Variety's Scores

For 1,591 reviews, this publication has graded:
  • 35% higher than the average critic
  • 3% same as the average critic
  • 62% lower than the average critic
On average, this publication grades 8.3 points lower than other critics. (0-100 point scale)
Average TV Show review score: 57
Highest review score: 100 Gideon's Crossing: Season 1
Lowest review score: 10 The Showbiz Show with David Spade: Season 1
Score distribution:
  1. Mixed: 0 out of 622
  2. Negative: 0 out of 622
622 tv reviews
  1. The statistics used are occasionally mind-boggling (enough forest lost every year to cover Germany), and the stars’ intense reactions at times perhaps a little too studied. Nevertheless, the producers build a compelling case, and keep the production moving by flitting among two or three separate celeb investigators in each hour.
  2. While the climax isn't entirely satisfying, Pillars does create strong roles for its female characters, Natalia Woerner's earthy Ellen and Atwell's determined ingenue balancing Parish's delicious wickedness. Frankly, the whole exercise would be worth the price of admission (or rather, subscription) simply for the cobra-eyed McShane.
  3. The pilot rumbles forward on crisp action and light-hearted humor, while hinting at higher stakes that offer room for narrative growth. While easily dismissed as another "Alias" (like Jennifer Garner, Perabo can do wonderful things to a simple skirt and heels), the show also makes clever use of Walker's newbie status.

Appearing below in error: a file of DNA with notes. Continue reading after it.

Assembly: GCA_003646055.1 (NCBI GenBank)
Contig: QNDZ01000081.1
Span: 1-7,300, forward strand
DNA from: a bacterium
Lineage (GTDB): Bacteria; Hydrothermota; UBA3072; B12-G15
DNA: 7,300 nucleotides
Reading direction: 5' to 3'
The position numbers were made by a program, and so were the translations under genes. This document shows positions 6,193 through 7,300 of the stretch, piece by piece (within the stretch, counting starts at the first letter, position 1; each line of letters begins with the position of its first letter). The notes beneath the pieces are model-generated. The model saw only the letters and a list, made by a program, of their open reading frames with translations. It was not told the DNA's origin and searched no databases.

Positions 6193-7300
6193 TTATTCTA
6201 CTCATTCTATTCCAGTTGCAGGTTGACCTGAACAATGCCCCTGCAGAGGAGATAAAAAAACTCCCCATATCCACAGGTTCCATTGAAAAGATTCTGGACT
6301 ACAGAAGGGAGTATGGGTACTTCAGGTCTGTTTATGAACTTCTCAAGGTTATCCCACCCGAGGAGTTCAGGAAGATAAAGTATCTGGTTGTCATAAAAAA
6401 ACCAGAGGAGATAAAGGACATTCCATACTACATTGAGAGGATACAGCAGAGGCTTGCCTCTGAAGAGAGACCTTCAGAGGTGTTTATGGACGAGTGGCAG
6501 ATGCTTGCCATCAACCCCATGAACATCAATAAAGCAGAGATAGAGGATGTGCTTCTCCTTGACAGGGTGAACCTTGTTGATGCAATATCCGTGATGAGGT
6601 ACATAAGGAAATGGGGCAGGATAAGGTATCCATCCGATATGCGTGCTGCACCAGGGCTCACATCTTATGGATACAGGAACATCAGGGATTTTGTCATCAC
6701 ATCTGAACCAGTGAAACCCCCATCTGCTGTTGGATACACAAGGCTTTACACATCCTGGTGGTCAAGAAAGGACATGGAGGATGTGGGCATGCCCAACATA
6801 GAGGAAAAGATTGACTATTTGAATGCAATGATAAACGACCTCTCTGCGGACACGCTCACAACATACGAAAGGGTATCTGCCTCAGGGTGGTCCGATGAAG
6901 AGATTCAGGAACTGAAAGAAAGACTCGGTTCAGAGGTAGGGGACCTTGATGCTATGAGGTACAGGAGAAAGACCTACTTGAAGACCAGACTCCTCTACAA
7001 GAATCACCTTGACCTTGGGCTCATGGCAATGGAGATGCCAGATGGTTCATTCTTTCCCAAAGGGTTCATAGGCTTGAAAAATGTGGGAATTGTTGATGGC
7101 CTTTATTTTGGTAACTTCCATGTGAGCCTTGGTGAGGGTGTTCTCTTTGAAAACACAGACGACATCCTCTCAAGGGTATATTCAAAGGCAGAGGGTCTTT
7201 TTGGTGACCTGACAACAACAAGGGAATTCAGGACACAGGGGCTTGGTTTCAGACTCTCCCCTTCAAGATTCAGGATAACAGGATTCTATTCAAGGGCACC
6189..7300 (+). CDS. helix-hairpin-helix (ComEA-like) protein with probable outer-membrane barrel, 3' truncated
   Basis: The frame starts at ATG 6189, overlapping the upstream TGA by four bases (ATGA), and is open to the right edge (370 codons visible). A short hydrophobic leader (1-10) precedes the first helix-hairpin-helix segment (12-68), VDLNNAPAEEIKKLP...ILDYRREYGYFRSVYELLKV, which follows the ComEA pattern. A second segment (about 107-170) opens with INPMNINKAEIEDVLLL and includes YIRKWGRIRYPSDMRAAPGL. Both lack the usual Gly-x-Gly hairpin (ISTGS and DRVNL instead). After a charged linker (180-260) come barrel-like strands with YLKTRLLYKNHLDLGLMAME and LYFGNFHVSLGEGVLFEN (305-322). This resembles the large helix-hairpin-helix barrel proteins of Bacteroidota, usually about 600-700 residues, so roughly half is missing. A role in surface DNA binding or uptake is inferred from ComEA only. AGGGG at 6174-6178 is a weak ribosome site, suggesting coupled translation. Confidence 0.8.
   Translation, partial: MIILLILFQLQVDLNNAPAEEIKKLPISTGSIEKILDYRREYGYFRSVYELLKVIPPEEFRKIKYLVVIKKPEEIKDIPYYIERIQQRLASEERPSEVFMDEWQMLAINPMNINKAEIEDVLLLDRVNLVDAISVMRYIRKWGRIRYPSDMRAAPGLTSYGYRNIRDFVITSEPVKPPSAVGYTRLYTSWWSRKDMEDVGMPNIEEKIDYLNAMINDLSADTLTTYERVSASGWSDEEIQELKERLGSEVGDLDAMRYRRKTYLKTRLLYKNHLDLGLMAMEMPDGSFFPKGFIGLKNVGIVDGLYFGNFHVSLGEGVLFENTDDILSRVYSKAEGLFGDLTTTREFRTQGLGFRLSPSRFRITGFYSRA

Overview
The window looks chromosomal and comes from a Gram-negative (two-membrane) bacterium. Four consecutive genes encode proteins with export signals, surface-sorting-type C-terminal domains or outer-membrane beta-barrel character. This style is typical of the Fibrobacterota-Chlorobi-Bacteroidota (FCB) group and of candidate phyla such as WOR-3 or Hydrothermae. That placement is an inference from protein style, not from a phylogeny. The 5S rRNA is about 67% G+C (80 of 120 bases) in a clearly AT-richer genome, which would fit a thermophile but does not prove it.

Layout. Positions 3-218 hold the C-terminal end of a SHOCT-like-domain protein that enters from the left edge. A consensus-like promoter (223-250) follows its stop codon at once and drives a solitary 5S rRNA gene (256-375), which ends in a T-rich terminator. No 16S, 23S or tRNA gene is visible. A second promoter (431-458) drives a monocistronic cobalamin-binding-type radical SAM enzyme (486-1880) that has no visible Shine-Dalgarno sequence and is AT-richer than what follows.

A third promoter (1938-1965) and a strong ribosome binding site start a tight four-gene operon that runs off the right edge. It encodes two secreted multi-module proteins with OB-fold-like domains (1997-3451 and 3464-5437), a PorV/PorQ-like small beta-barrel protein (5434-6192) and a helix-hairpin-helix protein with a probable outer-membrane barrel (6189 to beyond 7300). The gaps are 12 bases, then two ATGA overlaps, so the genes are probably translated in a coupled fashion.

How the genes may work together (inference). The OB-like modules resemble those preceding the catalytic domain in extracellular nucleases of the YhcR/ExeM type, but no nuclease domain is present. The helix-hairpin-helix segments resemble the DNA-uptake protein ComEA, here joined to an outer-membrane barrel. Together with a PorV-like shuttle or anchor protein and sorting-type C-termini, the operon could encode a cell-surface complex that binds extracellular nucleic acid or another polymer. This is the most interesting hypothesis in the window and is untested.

4. Nothing here is especially groundbreaking. But Bloodline smartly dives into its soapy doings with multiple plots, as well as an impressive acting roster.
  5. Mostly, Judge has an unerring ear for pop culture and outright stupidity.
  6. The pilot represents a polished product that neatly introduces an array of characters and establishes Eastwick as a project with no small measure of potential. As for how well that's realized, as they say, the devil is in the details.
  7. Inevitably, there’s some overlap (“The Mary Tyler Moore Show” is cited in both of these first two hours), but Makers offers an evenhanded look at the barriers women have faced, while celebrating the accomplishments of those pioneers who have overcome them.
  8. While In Treatment isn't perfect by any means, given its uneven start and improbable origins, it's as good as anything with two characters yammering probably has a right to be.
  9. Those who love it aren't likely to get that itch scratched anywhere else. Like jazz, though, that's a relatively narrow audience, one that Simon--perhaps even more so than in "The Wire" and "Generation Kill"--has chosen, for better and worse, to uncompromisingly serve.
  10. A scabrous, profane and darkly funny satire.
  11. [It manages] to be extremely entertaining, packed with amusing details and highly relevant to today's politics.
  12. Granted, given much thought, the show's various conceits risk crumbling the way Dracula did when he was exposed to daylight. With a little patience and forgiveness, however, Being Human remains a bloody good time.
  13. Sleepless in America, more than most National Geographic fare, makes a pretty solid case for finding the time to watch, even if that requires staying up past one’s bedtime.